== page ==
The same day that Finance Minister Jim Flaherty said he isn’t planning any further action to cool the housing market, the IMF released their Regional Economic Outlook which recommends that Canada may need to do just that.
The report states that:
Developments on the housing front require increased vigilance, and consideration may need to be given to additional prudential measures to prevent a further buildup in household debt
On the domestic front, consumption might moderate more than expected from a large retrenchment in highly indebted households amid concerns of a drop in house prices. The latter are estimated to be above levels dictated by economic fundamentals in some key provinces. On the upside, improved global financial conditions could bolster confidence, supporting domestic demand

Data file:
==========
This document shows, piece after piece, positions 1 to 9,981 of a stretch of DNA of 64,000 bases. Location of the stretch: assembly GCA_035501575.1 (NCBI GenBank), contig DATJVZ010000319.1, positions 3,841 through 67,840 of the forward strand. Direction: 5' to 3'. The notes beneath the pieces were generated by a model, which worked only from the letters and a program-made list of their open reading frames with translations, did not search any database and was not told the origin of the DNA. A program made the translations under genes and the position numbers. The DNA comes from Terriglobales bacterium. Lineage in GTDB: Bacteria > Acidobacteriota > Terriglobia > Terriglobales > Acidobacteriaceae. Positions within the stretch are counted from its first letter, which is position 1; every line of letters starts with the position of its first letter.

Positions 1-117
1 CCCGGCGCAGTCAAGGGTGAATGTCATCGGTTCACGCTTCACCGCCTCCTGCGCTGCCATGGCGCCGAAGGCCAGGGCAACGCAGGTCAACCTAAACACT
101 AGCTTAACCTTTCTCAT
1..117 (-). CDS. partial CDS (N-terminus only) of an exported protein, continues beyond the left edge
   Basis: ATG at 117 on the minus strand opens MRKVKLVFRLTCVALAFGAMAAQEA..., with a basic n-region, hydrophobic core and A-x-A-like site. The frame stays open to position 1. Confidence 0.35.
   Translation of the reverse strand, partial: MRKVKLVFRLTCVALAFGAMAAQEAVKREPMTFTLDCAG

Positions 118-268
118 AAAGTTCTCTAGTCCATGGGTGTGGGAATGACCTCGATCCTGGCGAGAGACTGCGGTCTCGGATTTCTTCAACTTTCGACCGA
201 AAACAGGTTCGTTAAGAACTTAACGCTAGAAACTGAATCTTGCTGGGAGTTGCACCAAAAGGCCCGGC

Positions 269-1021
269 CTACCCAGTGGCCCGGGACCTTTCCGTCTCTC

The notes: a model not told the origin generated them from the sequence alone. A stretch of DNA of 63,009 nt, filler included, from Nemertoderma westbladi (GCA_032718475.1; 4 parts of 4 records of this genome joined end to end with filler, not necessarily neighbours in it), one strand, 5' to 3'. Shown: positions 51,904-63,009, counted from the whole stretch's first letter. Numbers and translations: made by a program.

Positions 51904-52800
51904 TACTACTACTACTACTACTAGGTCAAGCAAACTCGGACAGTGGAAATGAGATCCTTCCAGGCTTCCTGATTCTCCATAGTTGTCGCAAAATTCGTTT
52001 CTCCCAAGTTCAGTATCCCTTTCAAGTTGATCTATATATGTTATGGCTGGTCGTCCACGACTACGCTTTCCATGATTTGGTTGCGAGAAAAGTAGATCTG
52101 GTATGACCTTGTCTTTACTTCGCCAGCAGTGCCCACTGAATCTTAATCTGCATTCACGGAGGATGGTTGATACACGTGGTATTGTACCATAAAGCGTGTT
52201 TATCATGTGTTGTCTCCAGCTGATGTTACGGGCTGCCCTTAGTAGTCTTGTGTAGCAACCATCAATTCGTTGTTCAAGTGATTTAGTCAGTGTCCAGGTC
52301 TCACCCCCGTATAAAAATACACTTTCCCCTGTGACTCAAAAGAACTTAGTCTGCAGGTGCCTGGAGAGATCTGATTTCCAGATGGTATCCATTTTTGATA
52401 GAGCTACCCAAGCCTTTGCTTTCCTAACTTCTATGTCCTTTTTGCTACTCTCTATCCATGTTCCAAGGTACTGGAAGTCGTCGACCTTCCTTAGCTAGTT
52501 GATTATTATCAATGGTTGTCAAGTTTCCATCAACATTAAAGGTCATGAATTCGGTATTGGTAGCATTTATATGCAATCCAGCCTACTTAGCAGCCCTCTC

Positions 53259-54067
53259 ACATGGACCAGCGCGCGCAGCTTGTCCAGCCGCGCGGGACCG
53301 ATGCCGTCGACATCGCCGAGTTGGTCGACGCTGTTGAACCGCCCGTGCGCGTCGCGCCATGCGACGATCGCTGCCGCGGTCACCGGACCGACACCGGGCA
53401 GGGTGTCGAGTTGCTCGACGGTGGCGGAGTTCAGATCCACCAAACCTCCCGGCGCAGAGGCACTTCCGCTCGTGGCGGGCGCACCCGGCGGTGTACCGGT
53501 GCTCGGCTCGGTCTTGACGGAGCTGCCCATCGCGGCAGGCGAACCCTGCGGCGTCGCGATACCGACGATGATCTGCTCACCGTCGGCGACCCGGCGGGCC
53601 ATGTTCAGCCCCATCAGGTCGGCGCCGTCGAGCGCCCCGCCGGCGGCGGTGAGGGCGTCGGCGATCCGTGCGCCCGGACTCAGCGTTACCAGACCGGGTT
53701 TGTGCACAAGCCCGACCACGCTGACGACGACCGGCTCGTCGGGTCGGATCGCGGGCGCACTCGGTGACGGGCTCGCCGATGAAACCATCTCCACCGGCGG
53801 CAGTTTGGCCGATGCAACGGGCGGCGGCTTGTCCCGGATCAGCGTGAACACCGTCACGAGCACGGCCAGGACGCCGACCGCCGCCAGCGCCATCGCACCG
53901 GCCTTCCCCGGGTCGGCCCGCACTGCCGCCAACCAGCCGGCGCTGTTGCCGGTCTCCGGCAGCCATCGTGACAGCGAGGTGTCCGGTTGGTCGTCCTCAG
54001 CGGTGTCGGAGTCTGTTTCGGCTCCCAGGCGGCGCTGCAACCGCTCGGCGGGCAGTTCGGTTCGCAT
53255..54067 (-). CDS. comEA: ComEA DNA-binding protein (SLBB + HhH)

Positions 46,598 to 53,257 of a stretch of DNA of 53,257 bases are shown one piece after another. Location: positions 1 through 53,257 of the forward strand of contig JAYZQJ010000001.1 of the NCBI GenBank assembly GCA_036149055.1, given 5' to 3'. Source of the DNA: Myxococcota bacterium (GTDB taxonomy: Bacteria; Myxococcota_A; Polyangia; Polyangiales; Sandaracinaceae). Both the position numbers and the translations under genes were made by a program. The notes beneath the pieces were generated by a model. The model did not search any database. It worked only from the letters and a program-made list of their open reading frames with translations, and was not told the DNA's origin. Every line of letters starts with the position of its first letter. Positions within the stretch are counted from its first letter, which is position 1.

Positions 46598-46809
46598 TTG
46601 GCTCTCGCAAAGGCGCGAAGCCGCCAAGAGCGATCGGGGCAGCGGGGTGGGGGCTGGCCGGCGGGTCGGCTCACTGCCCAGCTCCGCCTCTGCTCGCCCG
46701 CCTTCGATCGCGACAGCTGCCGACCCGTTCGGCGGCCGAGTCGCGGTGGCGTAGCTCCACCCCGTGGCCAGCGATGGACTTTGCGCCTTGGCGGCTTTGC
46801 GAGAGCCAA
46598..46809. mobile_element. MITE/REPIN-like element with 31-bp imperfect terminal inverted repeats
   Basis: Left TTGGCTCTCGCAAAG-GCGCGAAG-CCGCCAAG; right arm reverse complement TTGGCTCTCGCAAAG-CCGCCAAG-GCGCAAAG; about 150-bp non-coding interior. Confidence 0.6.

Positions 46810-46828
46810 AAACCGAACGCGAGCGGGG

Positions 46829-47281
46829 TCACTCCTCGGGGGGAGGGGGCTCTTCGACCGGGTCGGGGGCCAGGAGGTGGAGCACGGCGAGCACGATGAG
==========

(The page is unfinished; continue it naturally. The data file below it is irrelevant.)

While Canada has close linkages to the US, it’s fairing better than its southern neighbor:
Contrary to what is taking place in the United States, labor and housing markets have performed relatively well. Unemployment fell below 7¼ percent in July 2011, and stricter mortgage rules were recently implemented to contain the growth in mortgage credit. Private credit remains strong, reflecting accommodative monetary conditions and a profitable banking system buttressed by strong regulation and supervision. Canadian banks were much less exposed to toxic assets and wholesale funding than were U.S. banks.
You can read the entire report here